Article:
Making sense of the past

Roshen Dalal

kabpanipat History is an extremely complex subject, and historians have endlessly debated what it constitutes. Unfortunately, the layperson is largely unaware of the debates, and continues to make statements that were popular in the 19th century or earlier, such as ‘history is just facts’, ‘the facts speak for themselves’, or ‘history doesn’t change.’ In this article, I will try to address some of these misconceptions and provide an idea of history as a discipline and specialized subject, and also suggest ways in which this subject can be introduced to children.

What is history?
When introducing history to a child, it is okay to say, ‘history is the story of the past’, or a ‘story of the people of the past’, but the adult teacher must be aware of the complexities of the subject, and should be able to present some of these complexities to children or young people at the appropriate stage.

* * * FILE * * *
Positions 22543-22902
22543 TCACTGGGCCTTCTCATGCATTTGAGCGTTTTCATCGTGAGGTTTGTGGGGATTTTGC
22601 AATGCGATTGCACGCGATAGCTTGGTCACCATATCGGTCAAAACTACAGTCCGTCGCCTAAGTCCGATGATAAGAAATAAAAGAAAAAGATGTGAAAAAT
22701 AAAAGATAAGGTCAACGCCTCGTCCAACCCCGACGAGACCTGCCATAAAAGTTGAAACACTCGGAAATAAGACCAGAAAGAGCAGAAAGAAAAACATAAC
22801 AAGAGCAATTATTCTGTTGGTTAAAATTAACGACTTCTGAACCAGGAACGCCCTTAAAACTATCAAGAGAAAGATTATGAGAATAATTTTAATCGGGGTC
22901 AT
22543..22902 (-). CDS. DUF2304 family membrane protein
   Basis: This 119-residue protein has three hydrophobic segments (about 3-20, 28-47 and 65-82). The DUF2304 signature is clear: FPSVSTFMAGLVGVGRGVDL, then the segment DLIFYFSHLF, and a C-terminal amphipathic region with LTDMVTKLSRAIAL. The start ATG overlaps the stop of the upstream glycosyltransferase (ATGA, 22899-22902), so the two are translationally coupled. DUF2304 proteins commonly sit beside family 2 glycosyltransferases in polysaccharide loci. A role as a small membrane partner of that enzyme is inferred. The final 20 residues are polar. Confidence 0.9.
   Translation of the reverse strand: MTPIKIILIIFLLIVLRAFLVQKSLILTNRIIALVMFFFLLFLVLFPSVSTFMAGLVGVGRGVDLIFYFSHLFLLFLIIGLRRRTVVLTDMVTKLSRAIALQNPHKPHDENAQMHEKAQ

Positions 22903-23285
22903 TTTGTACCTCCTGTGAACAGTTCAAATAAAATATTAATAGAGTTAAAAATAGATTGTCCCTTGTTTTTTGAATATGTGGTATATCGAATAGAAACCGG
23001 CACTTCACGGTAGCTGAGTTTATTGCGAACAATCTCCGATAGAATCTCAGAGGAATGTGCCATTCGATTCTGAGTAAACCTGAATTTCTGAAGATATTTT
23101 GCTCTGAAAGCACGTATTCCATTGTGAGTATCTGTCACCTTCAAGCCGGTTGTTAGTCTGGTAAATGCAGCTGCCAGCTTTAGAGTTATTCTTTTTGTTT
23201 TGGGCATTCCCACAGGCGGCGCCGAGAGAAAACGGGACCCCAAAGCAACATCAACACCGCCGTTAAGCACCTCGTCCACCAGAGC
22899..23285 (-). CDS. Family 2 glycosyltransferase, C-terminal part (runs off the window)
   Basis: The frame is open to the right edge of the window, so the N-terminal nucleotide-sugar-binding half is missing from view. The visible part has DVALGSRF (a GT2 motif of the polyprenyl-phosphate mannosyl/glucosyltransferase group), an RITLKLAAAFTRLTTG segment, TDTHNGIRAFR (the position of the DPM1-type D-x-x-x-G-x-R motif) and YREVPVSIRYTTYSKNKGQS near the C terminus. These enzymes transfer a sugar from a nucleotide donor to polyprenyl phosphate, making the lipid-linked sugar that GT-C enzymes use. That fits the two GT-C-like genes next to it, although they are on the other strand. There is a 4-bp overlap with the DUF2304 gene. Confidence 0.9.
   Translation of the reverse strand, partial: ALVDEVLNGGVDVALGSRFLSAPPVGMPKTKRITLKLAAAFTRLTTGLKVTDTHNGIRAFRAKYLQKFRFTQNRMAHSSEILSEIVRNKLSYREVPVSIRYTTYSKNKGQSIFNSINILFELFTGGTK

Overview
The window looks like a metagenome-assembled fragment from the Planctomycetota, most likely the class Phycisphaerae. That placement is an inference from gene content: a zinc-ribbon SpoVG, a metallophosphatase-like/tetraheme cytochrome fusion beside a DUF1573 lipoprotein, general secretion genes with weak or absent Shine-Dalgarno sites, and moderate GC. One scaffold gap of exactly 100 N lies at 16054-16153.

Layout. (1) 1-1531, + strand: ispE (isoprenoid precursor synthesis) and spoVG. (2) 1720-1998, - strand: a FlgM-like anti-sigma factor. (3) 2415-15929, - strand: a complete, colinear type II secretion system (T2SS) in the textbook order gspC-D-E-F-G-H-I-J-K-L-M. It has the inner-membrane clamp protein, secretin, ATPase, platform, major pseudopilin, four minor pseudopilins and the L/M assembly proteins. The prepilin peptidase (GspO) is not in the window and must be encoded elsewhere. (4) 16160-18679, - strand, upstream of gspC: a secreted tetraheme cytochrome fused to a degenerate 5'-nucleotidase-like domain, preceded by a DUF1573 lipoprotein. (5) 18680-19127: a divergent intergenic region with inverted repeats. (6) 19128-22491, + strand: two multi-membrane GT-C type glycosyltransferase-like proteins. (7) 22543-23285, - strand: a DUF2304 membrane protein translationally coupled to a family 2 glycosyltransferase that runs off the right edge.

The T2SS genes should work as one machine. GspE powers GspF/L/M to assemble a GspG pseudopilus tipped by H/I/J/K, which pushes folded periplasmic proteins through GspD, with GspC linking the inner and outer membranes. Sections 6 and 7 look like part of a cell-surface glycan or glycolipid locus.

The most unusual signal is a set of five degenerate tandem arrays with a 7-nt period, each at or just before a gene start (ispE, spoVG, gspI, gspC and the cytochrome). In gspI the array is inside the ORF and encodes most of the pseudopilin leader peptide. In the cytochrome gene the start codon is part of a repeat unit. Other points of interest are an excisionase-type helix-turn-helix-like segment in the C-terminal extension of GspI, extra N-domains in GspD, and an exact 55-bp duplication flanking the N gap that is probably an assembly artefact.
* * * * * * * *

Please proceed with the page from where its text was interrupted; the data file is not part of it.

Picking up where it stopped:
To start with, it is necessary to realize that ‘the past’ and ‘history’ are not the same thing. History refers to accounts constructed by historians, and is not a blanket term for the past. We are not time travellers, and the past exists only in the manner in which it is written about.

E. H. Carr, in his path-breaking book, What is history? brought out many aspects of history, some of which are still debated today. To start with, he rejected the outdated Victorian concept of history as an objective record of facts, and put forward this point in a very simple way. He said, “The facts speak only when the historian calls on them: it is he who decides to which facts to give the floor, and in what order or context… It is the historian who has decided for his own reasons that Caesar’s crossing of that petty stream, the Rubicon, is a fact of history, whereas the crossings of the Rubicon by millions of other people… interests nobody at all.” Putting it slightly differently, history is a story which chooses facts.

The writer is the author of the best-selling two-volume Puffin History of India for Children, and also other books on history and religion. She has a PhD in Ancient Indian History, and has taught for a few years at Rishi Valley School. She lives in New Delhi and is a free-lance writer. She can be reached at

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